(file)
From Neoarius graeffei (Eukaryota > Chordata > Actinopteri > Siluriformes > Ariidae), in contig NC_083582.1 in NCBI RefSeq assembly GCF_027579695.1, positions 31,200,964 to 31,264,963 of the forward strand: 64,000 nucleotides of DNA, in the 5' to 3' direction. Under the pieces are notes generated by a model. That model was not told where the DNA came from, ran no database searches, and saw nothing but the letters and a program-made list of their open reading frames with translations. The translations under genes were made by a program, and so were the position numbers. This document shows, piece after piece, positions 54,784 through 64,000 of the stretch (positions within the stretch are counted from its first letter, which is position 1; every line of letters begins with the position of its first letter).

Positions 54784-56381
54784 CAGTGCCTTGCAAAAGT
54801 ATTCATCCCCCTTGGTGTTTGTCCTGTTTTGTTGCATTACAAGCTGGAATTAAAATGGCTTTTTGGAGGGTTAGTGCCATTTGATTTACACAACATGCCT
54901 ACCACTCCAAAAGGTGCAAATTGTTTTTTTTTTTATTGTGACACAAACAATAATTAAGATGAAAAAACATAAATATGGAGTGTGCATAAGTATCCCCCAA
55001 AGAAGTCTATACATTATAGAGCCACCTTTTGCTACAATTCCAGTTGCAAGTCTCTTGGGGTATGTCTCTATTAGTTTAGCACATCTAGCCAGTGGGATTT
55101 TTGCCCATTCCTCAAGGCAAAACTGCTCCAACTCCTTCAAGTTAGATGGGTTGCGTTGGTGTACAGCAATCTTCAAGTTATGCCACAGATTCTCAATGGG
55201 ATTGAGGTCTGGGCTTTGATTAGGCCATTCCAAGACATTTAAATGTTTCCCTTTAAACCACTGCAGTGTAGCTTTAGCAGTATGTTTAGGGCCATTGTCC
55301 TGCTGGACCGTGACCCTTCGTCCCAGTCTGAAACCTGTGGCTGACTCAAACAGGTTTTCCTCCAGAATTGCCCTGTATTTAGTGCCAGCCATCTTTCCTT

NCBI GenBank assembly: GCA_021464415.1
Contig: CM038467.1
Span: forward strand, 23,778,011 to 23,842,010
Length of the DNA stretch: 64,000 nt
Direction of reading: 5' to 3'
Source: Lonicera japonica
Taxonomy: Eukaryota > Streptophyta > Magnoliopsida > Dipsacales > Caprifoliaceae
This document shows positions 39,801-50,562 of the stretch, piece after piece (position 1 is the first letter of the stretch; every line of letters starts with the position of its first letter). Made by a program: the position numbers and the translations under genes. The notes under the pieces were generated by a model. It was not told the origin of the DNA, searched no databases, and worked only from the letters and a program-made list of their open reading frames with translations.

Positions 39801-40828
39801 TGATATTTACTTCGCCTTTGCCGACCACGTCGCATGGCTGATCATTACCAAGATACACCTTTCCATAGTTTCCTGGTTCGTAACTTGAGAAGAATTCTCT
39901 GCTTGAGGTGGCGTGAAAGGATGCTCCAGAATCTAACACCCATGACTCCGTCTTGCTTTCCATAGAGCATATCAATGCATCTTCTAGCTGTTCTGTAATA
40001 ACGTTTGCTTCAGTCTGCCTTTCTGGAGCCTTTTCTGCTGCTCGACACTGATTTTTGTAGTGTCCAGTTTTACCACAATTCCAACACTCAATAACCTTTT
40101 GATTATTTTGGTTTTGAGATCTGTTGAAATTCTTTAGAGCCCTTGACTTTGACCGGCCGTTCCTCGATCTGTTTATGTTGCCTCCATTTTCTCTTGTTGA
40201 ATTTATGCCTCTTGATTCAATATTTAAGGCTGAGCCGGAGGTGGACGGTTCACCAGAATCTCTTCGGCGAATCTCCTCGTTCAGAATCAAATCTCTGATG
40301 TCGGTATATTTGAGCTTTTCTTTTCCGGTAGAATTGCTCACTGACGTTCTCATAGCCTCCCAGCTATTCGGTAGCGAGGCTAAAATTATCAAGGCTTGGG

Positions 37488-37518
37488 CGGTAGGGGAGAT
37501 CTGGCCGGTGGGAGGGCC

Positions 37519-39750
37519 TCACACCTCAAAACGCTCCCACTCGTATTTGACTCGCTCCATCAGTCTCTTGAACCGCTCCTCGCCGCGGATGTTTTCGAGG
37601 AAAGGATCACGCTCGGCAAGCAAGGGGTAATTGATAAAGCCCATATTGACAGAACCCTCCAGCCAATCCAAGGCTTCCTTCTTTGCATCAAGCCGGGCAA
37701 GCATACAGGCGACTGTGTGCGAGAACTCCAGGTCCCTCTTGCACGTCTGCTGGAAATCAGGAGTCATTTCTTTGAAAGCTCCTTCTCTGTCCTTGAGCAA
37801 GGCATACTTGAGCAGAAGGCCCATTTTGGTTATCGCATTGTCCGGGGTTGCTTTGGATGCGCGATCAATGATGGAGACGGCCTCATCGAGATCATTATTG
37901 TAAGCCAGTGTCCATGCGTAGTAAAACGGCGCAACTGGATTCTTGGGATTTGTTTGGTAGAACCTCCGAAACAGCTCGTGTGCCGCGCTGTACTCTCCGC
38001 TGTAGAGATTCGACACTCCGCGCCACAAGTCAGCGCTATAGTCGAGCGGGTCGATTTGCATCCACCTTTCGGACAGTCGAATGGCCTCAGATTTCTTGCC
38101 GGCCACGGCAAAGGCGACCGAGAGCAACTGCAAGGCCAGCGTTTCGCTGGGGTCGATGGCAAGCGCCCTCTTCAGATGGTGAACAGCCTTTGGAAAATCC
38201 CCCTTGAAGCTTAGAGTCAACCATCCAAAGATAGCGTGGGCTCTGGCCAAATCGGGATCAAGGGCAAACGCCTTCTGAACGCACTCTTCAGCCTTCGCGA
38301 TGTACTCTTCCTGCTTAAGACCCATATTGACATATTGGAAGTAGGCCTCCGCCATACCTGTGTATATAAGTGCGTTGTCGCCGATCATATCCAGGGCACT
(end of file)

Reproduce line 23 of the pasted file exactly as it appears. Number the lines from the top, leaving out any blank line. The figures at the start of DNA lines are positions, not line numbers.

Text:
40201 ATTTATGCCTCTTGATTCAATATTTAAGGCTGAGCCGGAGGTGGACGGTTCACCAGAATCTCTTCGGCGAATCTCCTCGTTCAGAATCAAATCTCTGATG